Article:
A conservative friend posted this joke on Facebook recently:
Bernie Sanders walks into a bar. “Drinks for everyone!” he says. “Who’s paying?”
The joke made me laugh, in spite of the fact that I like Bernie Sanders. (I’m not sure he should be the Democratic candidate to run against Trump in 2020, however. The Democrats need someone who can convert a red voter into a blue voter, and I don’t think Bernie is that person. But that’s a topic for another time.)
What bothers me about jokes like this is that they have become the entire political debate in this country. Whoever invented the joke, and everyone who has since reposted it, no doubt think they have scored points in the election process, but elections are more nuanced than that. Political discourse should not come in the form of tweets and memes. (International dialogue should certainly not come in the form tweet-storms, and someone needs to tell our president that.)
The appeal of soundbites is that they appear to make a point in a pithy, easily-digestible manner. We are so loaded with responsibilities that our days are scheduled down to the minute from the time we wake up until the time we go to bed for too little sleep. We are so bombarded with information that anything which promises to help us whittle it down to manageable bits comes as welcome relief.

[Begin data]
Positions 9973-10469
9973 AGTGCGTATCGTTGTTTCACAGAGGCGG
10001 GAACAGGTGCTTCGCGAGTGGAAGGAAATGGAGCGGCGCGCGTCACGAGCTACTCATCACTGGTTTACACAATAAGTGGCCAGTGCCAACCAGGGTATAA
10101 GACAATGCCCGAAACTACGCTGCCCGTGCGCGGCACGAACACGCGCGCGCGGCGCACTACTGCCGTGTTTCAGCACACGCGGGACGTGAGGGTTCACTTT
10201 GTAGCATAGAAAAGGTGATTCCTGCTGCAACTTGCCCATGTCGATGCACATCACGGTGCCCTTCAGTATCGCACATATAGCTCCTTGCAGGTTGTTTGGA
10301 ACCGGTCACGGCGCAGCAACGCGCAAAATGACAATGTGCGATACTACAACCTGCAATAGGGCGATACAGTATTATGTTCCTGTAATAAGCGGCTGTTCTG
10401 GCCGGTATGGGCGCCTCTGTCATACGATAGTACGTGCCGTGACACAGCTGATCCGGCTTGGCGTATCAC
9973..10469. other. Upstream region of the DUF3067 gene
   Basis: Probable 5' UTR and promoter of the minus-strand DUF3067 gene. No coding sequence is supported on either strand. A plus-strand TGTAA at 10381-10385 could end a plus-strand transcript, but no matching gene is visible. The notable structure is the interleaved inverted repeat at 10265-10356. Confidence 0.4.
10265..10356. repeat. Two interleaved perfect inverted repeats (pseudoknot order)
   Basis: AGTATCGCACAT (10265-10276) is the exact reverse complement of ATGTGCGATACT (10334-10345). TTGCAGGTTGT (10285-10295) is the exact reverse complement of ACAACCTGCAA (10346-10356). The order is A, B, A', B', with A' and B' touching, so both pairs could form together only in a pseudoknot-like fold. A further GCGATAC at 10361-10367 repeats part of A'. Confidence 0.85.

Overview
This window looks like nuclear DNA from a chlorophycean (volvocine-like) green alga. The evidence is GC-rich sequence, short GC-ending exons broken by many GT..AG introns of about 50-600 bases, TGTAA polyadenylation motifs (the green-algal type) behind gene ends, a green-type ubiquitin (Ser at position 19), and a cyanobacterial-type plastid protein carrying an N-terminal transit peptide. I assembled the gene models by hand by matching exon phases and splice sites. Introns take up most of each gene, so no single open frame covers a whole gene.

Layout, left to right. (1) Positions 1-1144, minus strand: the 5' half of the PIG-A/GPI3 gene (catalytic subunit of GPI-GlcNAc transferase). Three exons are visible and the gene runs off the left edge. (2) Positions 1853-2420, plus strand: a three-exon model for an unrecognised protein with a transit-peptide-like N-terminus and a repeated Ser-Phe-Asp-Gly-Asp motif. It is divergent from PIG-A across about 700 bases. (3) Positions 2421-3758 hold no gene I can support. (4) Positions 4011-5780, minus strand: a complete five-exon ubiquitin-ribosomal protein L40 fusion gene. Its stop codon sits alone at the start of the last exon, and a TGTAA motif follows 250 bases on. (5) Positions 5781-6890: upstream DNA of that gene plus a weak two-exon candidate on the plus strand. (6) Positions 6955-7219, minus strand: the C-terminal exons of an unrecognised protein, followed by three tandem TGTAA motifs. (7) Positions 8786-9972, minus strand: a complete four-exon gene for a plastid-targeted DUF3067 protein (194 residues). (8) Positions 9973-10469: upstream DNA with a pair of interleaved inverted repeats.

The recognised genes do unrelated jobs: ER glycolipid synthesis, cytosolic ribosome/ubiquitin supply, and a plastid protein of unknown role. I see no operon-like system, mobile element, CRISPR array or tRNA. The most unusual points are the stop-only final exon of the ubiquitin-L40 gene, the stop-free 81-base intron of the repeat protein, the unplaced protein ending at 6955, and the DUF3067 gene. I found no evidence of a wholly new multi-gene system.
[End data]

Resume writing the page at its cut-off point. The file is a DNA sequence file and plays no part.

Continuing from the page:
But the promise is false. Life is more complicated than that, and oversimplification, while appearing to help, actually hinders our understanding of the world. We should all be more careful how we consume information, especially online, where memes and tweets rule, and fact-checking is an after-thought if it’s thought of at all. Author John Green hosts a YouTube playlist designed to help (Crash Course Navigating Digital Information). It’s largely aimed at students, but the advice is sound for anyone trying to navigate the complexities of the information (and disinformation) superhighway.